Categories: Health Law,

The conveniences of the modern age of technology may soon be spreading to the medical field in a new way, Miami health care lawyers say. In the Florida House of Representatives, legislators are debating the pros and cons of telemedicine—the new trend in an increasingly busy, technology-based country. Doctors and medical professionals are weighing in on the discussion as well, as Florida works to find a medical program that will benefit all members of the state.

The telemedicine debate argues that in rural areas of Florida, where doctors' offices are few and far between, residents who need medical attention could access their primary care physicians via Skype or other video-feed web programs. Thus, telemedicine would eliminate the need for those in remote areas to travel to an on-site appointment for consultations or diagnoses. Doctors could also issue prescriptions for medication based on a Skype appointment, and forward the information to the patient's pharmacy.

A host of medical information is already available on the Internet, from WebMD to Diagnose-Me.com. Many doctors see telemedicine as an additional way to combine the convenience of the Internet with the practice of medicine. Doctors who practice in rural areas are especially receptive to the idea, because their facilities tend to have less funding than those in more populated, urban areas. Dr. Cary Pigman, a Republican representative from Avon Park and a rural emergency room doctor, pointed out, "If the option is no physician, I'll take one on a television camera any day of the week."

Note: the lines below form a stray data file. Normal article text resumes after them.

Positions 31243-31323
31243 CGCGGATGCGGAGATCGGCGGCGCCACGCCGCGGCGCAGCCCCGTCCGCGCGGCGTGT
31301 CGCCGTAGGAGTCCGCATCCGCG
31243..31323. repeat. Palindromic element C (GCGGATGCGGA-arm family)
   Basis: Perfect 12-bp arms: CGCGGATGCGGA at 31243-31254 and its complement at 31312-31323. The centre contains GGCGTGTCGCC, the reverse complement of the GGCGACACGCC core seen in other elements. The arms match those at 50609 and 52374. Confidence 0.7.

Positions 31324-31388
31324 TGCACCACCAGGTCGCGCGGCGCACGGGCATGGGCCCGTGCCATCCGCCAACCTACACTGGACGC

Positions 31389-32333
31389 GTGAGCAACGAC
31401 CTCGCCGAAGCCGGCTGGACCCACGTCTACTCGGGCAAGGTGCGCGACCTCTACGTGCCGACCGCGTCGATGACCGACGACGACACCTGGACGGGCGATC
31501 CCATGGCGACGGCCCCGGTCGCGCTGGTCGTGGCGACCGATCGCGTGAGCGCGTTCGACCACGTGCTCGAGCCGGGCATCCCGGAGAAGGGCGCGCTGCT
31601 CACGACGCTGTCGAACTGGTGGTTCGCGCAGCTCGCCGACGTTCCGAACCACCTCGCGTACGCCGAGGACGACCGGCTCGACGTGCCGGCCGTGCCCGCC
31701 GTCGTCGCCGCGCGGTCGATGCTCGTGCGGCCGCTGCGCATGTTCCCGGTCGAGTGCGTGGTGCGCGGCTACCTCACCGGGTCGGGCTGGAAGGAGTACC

Miami health attorneys say that while Pigman's rationale highlights an important factor in the debate about telemedicine—the availability of doctors in a given area—it also downplays the possible negative impact that Skype appointments could have. Several state representatives who oppose the legislation are quick to note the downsides.  Senator Joe Negron, head of the Select Committee on Patient Protection and Affordable Care Act, notes that substituting Skype for an in-person doctor's appointment may be "marginalizing the art of medicine."

Other arguments against telemedicine focus on the billing and insurance aspect of the medical practice. In a previous bill, lawmakers balked at language that required insurance companies and HMOs to pay for telemedicine. Even more recently, Florida representatives have been debating how best to fund the initial set-up for a telemedicine system, and how to bill for an online appointment. Additionally, online privacy is a noted concern, as patients would be electronically sharing sensitive health information as well as Social Security numbers, addresses, and other personal information. But doctors who support the cause of online physician services point out that paying for the service would be no different from online shopping. Patients already trust their information to an online system at the doctor's office, and that material is protected through secure websites. If the practice is approved in the House of Representatives, then telemedicine may provide a new way to bring a doctor to every Florida resident in need of medical care.

The experienced Miami health care lawyers at Lubell Rosen provide legal solutions for doctors and healthcare professionals.  Contact us today for advice and legal counsel.